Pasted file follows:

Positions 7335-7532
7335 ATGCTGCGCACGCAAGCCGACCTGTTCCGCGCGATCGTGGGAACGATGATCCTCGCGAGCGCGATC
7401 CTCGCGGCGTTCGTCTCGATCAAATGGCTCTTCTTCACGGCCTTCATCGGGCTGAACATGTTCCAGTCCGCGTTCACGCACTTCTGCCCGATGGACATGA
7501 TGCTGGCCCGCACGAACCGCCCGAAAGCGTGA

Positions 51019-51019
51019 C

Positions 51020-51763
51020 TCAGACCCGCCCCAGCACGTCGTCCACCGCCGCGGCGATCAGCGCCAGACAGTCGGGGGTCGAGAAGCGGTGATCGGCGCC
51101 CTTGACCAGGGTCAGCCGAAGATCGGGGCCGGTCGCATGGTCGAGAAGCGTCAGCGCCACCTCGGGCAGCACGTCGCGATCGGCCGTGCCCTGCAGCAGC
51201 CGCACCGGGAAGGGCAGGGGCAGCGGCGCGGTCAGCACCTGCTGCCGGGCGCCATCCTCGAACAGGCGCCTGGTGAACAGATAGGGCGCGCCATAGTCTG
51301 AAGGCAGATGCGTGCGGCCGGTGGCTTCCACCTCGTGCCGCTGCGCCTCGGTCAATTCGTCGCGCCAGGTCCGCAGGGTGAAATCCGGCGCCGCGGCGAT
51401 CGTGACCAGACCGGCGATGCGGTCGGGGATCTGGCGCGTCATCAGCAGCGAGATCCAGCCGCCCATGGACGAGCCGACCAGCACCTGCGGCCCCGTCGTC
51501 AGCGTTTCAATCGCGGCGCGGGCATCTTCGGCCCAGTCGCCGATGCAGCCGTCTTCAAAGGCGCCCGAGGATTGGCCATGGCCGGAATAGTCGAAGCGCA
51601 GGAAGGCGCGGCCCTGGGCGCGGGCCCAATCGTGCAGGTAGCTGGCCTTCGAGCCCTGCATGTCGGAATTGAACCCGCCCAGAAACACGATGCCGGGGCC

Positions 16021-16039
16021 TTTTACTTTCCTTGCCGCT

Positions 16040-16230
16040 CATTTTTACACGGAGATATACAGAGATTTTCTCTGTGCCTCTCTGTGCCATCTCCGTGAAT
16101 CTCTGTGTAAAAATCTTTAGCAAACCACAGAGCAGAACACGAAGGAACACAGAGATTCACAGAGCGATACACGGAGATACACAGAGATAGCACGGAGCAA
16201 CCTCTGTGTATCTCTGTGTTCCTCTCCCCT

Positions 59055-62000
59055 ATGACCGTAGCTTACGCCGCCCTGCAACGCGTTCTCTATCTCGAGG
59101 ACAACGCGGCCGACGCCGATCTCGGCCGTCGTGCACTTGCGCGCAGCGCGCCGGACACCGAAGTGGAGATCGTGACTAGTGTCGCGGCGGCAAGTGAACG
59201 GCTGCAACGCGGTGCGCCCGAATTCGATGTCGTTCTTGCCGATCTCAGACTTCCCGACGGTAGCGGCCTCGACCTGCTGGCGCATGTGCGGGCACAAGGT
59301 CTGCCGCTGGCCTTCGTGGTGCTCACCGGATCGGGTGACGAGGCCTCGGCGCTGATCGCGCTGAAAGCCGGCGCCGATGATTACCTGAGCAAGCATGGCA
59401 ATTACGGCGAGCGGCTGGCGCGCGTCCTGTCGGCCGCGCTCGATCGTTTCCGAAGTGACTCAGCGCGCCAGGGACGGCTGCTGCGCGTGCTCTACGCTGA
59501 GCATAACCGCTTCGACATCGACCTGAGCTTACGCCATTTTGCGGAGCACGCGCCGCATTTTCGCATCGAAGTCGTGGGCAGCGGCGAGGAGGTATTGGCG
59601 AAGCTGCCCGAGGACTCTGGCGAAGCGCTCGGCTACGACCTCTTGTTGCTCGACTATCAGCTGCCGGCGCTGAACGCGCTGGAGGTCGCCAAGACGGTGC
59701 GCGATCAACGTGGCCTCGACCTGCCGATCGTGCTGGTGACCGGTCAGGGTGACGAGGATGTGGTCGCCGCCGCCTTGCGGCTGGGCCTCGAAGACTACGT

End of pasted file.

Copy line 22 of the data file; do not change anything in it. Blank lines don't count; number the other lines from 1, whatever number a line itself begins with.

59055 ATGACCGTAGCTTACGCCGCCCTGCAACGCGTTCTCTATCTCGAGG